At noon today, I completed a teaching marathon of 17 days, a race to educate many before year-end. The Bug bought me home through dense traffic traveling south, and tonight I sat down to rest and watch, once again, the movie Seabiscuit.
The story is not just about a scrappy little horse with a big heart, or his over-sized jockey, or the comfort of hearing David McCullough's voiceover. The most compelling character is Seabiscuit's trainer Tom Smith, played by Chris Cooper. At the film's start, Tom Smith is an aging cowboy who is not quite sure where he belongs in the world. He saves a wounded horse from death, and, living alone in the woods, tends the animal. He is considered a crackpot, crazy. "You don't throw a whole life away just 'cause he's banged up a little," Smith tells Charles Howard, Seabiscuit's owner. "Why are you fixin' him?" Howard asks. "Cause I can," Smith says. It's his willingness to be patient, to allow another living creature time to heal, to become itself again, that is most moving. He is odd goodness.
My Irish grandmother Mary told me when I was a child that if you saw seven white horses together in a field, you would have luck. I have seen many horses, but never seven of the same color grouped as in my grandmother's dream. I believe we make our own luck in the world. And it appears most readily through the small peculiar kindnesses given and received every day.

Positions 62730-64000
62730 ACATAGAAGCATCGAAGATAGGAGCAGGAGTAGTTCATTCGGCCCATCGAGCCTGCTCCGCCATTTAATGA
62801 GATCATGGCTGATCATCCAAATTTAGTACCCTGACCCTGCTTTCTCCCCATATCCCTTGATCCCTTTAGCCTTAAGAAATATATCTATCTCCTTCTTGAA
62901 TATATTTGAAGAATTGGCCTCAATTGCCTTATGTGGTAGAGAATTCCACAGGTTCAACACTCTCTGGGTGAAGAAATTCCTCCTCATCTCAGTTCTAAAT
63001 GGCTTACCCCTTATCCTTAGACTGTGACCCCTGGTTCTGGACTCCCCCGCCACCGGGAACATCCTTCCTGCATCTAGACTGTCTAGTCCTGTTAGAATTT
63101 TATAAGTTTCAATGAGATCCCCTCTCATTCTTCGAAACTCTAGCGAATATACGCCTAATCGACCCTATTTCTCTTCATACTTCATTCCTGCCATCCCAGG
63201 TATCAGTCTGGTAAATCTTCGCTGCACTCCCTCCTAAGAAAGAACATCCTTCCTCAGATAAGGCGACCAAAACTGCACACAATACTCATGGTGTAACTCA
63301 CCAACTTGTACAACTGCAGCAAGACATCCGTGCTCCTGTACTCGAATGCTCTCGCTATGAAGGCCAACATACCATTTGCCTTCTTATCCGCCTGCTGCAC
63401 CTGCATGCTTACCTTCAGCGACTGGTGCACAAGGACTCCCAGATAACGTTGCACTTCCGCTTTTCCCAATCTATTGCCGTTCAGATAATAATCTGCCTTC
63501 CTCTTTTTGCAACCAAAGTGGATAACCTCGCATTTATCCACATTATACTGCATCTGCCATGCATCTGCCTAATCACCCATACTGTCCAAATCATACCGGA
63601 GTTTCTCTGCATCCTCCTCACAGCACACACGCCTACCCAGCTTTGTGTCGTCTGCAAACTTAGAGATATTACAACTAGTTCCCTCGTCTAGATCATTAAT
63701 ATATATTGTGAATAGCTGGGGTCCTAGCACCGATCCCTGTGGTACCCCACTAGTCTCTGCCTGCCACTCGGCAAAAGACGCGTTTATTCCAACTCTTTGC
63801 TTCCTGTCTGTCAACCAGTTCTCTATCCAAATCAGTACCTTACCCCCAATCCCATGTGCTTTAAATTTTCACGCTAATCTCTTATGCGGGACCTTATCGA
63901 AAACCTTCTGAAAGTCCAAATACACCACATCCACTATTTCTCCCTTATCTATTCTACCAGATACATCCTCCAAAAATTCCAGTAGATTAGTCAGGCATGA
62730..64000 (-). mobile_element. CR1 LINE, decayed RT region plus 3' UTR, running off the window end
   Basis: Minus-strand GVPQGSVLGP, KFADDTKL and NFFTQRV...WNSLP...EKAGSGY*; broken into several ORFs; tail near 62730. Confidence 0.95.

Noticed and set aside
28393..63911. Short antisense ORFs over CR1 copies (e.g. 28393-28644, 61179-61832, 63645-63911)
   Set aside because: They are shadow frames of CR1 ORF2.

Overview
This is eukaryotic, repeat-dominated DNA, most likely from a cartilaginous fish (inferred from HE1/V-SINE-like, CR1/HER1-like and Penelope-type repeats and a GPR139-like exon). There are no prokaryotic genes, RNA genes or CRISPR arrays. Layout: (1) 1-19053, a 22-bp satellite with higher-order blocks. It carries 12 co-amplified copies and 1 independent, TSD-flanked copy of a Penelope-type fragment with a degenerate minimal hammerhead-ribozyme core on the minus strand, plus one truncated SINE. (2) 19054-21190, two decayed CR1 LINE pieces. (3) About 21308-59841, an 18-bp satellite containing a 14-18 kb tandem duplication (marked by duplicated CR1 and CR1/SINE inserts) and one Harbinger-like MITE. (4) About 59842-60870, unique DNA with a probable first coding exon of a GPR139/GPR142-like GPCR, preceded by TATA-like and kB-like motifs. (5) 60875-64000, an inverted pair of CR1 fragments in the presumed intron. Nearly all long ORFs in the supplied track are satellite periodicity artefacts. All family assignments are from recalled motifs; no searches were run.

The Zen dudes talk about right intention. How harmlessness, meaning not to think or act cruelly, violently, or aggressively, helps one develop compassion. In the last week I have heard many people comment about the craziness that abounds with folks gearing up for Christmas. Is it because so many people want to control happiness at this time of year? Gathering wish lists, claiming "this is what I want" and "I have to give you as much as you give me."
No, you don't.
Christmas is the mystery of not knowing, the heart of being surprised, a story of the birth of a child surrounded by simple animals and the pure smell of a barn. And it's not about being even. It's the differences that are pure, that are truly meant and passed on. It's having the courage to give without wondering if it will be returned. That is what makes masters, true art, lasting relationships. The courage to create without knowing the outcome.
So this Christmas I hope you receive, and are lucky enough to give so that a child laughs in delight, a friend feels less lonely, and everyone you know finishes this race of a year content in his or her own way.